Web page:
While I managed to escape my guest house without hurting myself, I did not manage to leave Laos without hurting myself – or at least my pride.  My last stop before I left Luang Prabang was a restaurant I hadn’t had time to try.  I’d heard good things about their pork casserole in coconut milk, so I decided to get it to go and take it to the airport for my lunch.  However, it was not a casserole.  It was simply pork in coconut milk – boiling hot coconut milk that was packed, like all takeaway food, in a little plastic bag.  Thirty minutes later after I’d arrived at the airport, checked-in, and gone through immigration, it was still so hot I couldn’t rest it on my legs.  I knew I had to be careful eating it, but somehow halfway-through it magically exploded all over my legs.  And my chair.  And the floor.  And my bag.  I’m pretty lucky I don’t have burn marks, because it was still that hot.  And while I felt like an idiot, I managed to make new friends.  The Japanese girl sitting across from me immediately offered me some moist towlettes and then ran to the bathroom, coming back with a cloth towel she used to help me clean up.  We hadn’t spoken before that, but afterwards she showed me pictures from Japan on her camera.  Similarly, the Canadian guy sitting next to me began talking to me.  Apparently spilling curry all over yourself is a great way to start a conversation and make friends in a small airport.  Shortly thereafter, we boarded the plane to Chiang Mai, where more adventures were in store. (Stay tuned.)

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Notes on Manila

I’m actually headed back to Manila in two weeks for a conference (a consequently crazy work schedule is the main reason my posting frequency has declined), but here are some of my first experiences in the city.

Transportation

Transportation in Manila was characterized by a lack of information.  The bus from the airport into Manila made several stops, but never announced the names of the stops.  Guided by some tourbook maps of the city (my contribution) and a good sense of direction (not my contribution), we managed to pick the correct one.

Later, we attempted to ride the subway/light-rail system.  The first thing we noticed was a huge line to get into the station – security was checking everyone’s bags.  (This turned out to be fairly common in Manila, as it also happened in shopping malls.)  Once inside, I was again surprised by the lack of information.  You get fairly used to subway stations having maps, so that you can figure out which train you need.  (All we had was the name of the stop we wanted.)  There was only one line, but we still didn’t know which direction we were supposed to head.  There might as well have been a scarecrow pointing in both directions.  We found a security desk and the guard helpfully pointed in only one direction.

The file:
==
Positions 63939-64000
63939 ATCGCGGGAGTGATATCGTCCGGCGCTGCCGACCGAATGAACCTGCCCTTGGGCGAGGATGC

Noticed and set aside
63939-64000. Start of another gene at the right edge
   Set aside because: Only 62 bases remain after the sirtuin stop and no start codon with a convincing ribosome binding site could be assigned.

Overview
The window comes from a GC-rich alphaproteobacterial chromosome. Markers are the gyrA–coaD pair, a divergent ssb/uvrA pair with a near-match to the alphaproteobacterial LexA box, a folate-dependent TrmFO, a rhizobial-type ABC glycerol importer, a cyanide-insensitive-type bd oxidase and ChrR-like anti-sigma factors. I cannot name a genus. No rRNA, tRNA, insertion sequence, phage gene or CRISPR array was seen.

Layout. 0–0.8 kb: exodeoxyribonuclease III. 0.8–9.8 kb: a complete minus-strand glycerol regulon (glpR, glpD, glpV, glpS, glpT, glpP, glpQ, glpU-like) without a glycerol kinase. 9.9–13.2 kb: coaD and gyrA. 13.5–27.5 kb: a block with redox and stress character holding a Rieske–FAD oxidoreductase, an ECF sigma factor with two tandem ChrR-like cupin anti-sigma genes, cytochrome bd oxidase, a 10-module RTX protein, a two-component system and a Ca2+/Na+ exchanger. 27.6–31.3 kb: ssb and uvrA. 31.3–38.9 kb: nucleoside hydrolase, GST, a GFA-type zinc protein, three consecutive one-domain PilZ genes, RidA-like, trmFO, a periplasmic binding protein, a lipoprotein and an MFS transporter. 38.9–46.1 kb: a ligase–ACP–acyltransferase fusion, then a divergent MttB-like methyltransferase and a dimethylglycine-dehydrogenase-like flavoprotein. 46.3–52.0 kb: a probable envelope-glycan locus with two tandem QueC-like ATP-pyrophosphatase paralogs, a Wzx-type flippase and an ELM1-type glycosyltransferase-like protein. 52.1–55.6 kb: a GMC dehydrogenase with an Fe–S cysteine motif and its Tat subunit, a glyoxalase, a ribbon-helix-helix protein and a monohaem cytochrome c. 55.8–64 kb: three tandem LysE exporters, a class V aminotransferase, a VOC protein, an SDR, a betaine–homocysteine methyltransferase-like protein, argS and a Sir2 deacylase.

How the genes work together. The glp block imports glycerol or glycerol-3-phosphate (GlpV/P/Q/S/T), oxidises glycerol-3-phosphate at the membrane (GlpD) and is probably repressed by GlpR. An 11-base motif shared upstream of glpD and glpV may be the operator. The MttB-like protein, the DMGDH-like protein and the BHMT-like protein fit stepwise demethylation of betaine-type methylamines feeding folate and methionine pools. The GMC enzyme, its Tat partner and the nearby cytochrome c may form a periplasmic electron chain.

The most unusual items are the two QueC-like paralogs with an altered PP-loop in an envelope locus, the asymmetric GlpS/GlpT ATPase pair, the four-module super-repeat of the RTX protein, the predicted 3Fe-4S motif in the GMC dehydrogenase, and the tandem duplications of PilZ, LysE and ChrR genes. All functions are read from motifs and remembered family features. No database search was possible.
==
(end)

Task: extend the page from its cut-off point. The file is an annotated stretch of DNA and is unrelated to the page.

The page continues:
We headed for the platform, which was pretty crowded. However, it was nowhere near as crowded as the train that arrived a minute later.  Manila doesn’t hire train pushers like Tokyo to squeeze as many people in as possible, but they might want to consider it.  I did notice that there was a separate boarding area for the elderly and women; when I got in the normal car, I appeared to be the only woman in a car packed with men, all of whom appeared to be staring at me.  At the next stop (again, no announcement – we had to peer out the window to try to catch the sign on the platform), the crowd shifted a bit and I was slightly relieved to discover I was not actually the only female in the car, although I was still getting stared at.

At the second stop, we couldn’t see the station sign.  But since everyone else seemed to be getting off the train, we decided we should too.  We had reached the end of the line, but the station was not the one we wanted.  After a few minutes of feeling confused and disoriented (why aren’t there any maps?), we discovered the next station we wanted was connected via a short walk.   Thankfully the next train was less crowded and we arrived at out destination unscathed, but ultimately decided to take a taxi back to the hotel.  (Cost of the train: 50 Pesos ($1US); Cost of the taxi: 150 Pesos ($3US); Getting home directly and not having to deal with the insanity: priceless.)  I’m glad we tried the trains, but we stuck with taxis for the rest of the trip – they were more convenient, quicker, and cheap.  I think our most expensive ride was $3US, and it was at least 15-20 minutes long.

Sadly, we did not attempt the most popular form of transportation in Manila – the jeepney.  Jeepneys (jeep+jitney) appear to operate like a cross between a bus and a taxi.  They look like elongated aluminum jeeps decorated by someone who just discovered color after living in a black-and-white world. (And who has a fondness for random Americana – ie Micky Mouse and the NY Giants – or religious depictions/quotes.)  They have signs with certain destinations and I think you can flag one down and travel to a destination along its route.  But since our geography of Manila was not all that great, we weren’t sure where we’d wind up if we took one.  I’m hoping some local Fulbrighters at the conference can show me how it’s done.

Food